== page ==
A love letter to bread
Like any love story, this one involves a power struggle — between the heart and the hips.
By Leslie Bilderback 09/01/2010
My Be-loav-ed Bread,
I love you. I love the feel of your dough in my hands as I caress you across my countertop, gently coaxing out your elasticity with each tender stroke. I love the smell of my kitchen and the yeast-heavy steam that fogs up my glasses when I open the oven to check on you. I love the sounds you make — the delicate crinkling as you cool on the counter, the salacious ripping of your crust as it ruptures to reveal your inner treasure, the slow, deliberate crunch in my jaw as I savor your essence. And oh, the taste of you. My dearest, when we are apart, I hunger for you.
Affectionately yours (and waiting eagerly in anticipation
of our next encounter),
Yes, despite Deuteronomy’s warning, I could absolutely live on bread alone. Well, technically I would need water too, and probably some orange juice to prevent scurvy. But otherwise, I could totally live on bread, because I adore it.
Also, I hate it.
A contradiction? Perhaps. But I know that my precious bread is actually my enemy. We are engaged in a mano-a-mano duel to the death. You see, simple carbohydrates do not initially satisfy my appetite and thus create a further craving, which in turn leads to overeating. It is not until I am resting supinely on the floor, pants unzipped (Hold your horses! This is not meant to be titillating), in an attempt to alleviate the explosive gaseous thunderhead in my gut, that I think, “I probably shouldn’t have eaten that entire bread basket.” (Note to self: Find a new family motto to replace “More Bread, Please.”)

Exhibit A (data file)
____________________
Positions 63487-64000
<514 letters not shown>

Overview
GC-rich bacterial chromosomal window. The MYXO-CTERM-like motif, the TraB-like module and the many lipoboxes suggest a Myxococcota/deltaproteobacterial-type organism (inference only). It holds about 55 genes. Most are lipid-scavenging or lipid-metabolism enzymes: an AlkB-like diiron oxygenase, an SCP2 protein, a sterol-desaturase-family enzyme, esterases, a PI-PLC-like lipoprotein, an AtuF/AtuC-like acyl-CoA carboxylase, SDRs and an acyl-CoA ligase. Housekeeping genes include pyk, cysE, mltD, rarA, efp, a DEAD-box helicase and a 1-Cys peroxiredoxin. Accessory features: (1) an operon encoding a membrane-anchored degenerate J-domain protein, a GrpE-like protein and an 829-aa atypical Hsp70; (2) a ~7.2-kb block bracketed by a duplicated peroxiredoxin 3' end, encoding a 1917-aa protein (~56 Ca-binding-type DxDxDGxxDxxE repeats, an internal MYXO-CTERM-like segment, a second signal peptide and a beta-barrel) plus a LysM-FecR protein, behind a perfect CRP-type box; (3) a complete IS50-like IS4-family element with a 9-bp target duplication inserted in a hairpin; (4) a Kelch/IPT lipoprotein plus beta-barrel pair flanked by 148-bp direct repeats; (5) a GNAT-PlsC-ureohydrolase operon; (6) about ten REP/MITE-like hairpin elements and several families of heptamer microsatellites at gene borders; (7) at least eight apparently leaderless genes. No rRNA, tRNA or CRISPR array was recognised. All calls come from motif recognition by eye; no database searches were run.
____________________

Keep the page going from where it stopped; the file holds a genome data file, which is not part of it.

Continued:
Speaking of the bread basket, I blame this singular practice for the downfall of society. It is surely some sort of trick. Why else would restaurants give it away for free? Is it some kind of reward for making it to the table in one piece? No! Is it a way to fill us up so that they can put less food on our plates, therefore saving billions of dollars a year? Preposterous!
I do think, however, that the bread basket was concocted as a KGB plot to weigh down the capitalists — literally. In fact, if I am not mistaken, I think the first free bread basket was served at the Russian Tea Room in 1947. (Aha!) Of course, those commie carb-pushers never thought they’d lose the arms race, devalue the ruble and ultimately alienate the Soviet people. Nice try, comrade.
Yes, we are a country stuffed to the gizzard with bread like a turkey at Thanksgiving, but that does not mean we are ready to go totally totalitarian.
Sometimes bread has the upper hand; other times I do. Currently I am winning this affair d’honneur, but I feel certain there will come a day when I say, “To hell with it,” throw in the towel and spend my final hours gorging on croissants, Indian fry bread, sourdough boules and (gasp!) hot naan, like Robert Morley in the final scene of the best movie ever, Who is Killing the Great Chefs of Europe? (Oh, sorry! I should have said “spoiler alert,” although I don’t think it counts if the movie was made in 1978. Perhaps I should issue myself a get-a-life-and-watch-a-movie-from-this-decade alert.)